The Post-Filling Blues: How Long Should Your Tooth Hurt?

Dental fillings are perfect for stopping bacteria from spreading and contaminating the rest of your teeth. However, people often complain about an odd sense of discomfort after getting a filling. Whether it’s due to pressure in the tooth or a fleeting throbbing sensation, it is not always a cause for concern.

In fact, it’s pretty common to experience some degree of tooth sensitivity or pain after a filling. But the question is: how long does it last? Are you stuck with the uncomfortable feeling forever, or does it go away soon? To learn how long a tooth should hurt after a filling, keep reading.

Why is My Tooth Throbbing After a Filling?

It can be pretty jarring to feel your tooth throbbing after a filling. However, this happens because the tooth is completely sealed off. There is no way for your nervous or immune system to fend off and heal the affected area.

Once the filling is cured inside the tooth, it seemingly freezes, making it impossible for the body to send its fighter white blood cells to help combat the inflammation. It’s also why you are likely to see slight swelling or soreness around the newly-treated tooth.

How Long Should a Tooth Hurt After a Filling?

As common as it is to experience tooth sensitivity, it is not ideal for your tooth to hurt for more than two to four weeks after a filling. This, too, should be in terms of discomfort or sensitivity rather than excruciating pain.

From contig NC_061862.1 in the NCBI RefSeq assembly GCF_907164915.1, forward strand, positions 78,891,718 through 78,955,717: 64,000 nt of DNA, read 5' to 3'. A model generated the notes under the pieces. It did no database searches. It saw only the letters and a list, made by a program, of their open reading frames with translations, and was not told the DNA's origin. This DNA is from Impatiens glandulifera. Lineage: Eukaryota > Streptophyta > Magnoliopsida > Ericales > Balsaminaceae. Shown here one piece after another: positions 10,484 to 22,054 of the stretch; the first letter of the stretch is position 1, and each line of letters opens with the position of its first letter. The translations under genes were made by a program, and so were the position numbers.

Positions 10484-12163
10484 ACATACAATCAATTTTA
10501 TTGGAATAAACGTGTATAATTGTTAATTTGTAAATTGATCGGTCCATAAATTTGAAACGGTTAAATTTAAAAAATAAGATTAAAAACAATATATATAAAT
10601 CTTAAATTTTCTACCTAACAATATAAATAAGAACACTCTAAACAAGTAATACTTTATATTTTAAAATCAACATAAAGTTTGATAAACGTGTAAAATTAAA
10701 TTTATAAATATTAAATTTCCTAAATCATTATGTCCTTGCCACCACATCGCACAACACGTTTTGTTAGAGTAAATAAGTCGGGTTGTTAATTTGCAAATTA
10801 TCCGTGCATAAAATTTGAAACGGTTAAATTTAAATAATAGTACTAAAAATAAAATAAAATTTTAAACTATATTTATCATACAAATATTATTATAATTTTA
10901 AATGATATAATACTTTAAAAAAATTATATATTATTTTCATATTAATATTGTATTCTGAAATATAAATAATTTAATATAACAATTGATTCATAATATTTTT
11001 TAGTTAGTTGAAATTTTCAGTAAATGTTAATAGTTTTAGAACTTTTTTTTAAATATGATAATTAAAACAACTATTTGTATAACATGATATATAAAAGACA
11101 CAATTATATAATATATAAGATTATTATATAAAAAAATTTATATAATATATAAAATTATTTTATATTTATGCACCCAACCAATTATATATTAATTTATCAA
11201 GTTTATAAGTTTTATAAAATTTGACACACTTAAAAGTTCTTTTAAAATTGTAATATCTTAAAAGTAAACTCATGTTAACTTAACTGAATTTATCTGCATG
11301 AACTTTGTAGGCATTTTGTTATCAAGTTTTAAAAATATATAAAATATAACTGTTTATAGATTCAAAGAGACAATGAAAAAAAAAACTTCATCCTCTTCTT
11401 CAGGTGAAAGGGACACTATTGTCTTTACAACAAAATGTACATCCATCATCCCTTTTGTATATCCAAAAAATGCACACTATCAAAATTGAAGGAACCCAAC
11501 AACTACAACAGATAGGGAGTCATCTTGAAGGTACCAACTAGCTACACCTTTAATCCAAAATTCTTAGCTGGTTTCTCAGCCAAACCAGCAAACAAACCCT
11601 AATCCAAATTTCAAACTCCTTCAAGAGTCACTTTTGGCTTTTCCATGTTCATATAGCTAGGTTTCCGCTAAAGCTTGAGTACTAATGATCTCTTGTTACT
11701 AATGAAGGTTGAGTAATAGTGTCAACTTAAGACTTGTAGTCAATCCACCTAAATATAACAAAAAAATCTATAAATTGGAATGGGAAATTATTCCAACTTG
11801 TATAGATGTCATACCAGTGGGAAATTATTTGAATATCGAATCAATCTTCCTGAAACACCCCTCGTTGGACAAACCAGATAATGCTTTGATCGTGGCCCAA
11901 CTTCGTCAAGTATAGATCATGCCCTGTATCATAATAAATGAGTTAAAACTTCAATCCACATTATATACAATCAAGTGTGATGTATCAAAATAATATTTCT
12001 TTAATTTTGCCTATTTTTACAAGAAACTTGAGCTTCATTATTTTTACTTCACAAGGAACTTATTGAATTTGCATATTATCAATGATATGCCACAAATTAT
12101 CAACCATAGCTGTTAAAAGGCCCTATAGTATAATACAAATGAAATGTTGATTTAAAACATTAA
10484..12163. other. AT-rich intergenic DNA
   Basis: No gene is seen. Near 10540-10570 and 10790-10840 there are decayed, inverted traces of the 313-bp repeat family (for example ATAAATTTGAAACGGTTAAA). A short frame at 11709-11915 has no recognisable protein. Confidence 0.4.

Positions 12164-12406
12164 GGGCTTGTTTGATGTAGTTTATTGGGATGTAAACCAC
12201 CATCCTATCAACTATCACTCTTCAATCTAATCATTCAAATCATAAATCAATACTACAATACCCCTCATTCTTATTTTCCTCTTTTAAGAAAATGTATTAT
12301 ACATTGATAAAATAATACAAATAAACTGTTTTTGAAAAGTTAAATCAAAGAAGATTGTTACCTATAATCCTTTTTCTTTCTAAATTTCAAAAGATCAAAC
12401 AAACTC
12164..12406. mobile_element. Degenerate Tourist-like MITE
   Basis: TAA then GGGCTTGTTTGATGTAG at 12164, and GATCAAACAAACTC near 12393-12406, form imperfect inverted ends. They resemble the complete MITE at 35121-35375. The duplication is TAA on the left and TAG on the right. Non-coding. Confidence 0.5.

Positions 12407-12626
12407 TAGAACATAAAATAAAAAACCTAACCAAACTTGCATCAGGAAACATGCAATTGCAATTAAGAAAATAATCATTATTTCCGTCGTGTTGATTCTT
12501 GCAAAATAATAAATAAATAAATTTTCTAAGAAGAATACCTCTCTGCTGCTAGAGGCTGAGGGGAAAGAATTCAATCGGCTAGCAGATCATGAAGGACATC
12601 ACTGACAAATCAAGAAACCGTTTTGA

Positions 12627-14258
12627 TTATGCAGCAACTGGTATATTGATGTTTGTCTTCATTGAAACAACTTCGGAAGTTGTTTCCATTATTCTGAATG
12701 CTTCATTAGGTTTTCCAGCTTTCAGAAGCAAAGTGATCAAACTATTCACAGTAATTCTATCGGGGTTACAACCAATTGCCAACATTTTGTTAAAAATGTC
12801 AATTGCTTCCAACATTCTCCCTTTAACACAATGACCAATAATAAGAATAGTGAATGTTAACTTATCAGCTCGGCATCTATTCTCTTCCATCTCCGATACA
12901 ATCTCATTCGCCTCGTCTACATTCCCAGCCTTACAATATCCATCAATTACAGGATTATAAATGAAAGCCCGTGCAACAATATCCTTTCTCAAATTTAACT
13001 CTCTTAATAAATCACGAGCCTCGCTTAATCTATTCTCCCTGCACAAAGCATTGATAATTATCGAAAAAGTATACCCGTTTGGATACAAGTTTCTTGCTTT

Your diet also plays a major role, along with how well you take care of your oral hygiene. Neglecting oral health can worsen the pain of a fresh-filling.

Nonetheless, the pain is bound to subside with a little time and patience. Whether it’s a dull ache or a full-blown sensitivity attack, your tooth should not hurt for longer than four weeks. Instead, your oral health should have gone back to normal, completely healed.

Easing Tooth Sensitivity & Pain After Filling

The first step to ease tooth pain after filling is to use an ice compress to soothe the pain. You should also limit sugary or acidic foods and drinks. Although to make sure what the pain means, pay attention to when the discomfort arises.

Is it always there, slowly pulsing? Or does the pain shoot up when you bite down on something? Because if that is the case, your filling might need to be adjusted and trimmed.

In contrast, if the pain is due to the material of the filling, you may have to go through a redo of the procedure and get a different filling. All in all, consulting a dentist will help identify the problem point, leading to a treatment option that works best for you.

When To Visit a Dentist

Like any other intrusive dental procedure, getting a filling can leave your teeth sensitive. It’s common to feel like your tooth is throbbing or hurting after a filling. However, the pain should only last one to four weeks. Any longer than that requires medical attention.

For more information, feel free to contact Cypress Smiles Dental at (281) 206-0100. You can also visit our clinic at 13203 Fry Rd Ste 500, Cypress, TX 77433, located next to Texas Children’s Pediatrics.

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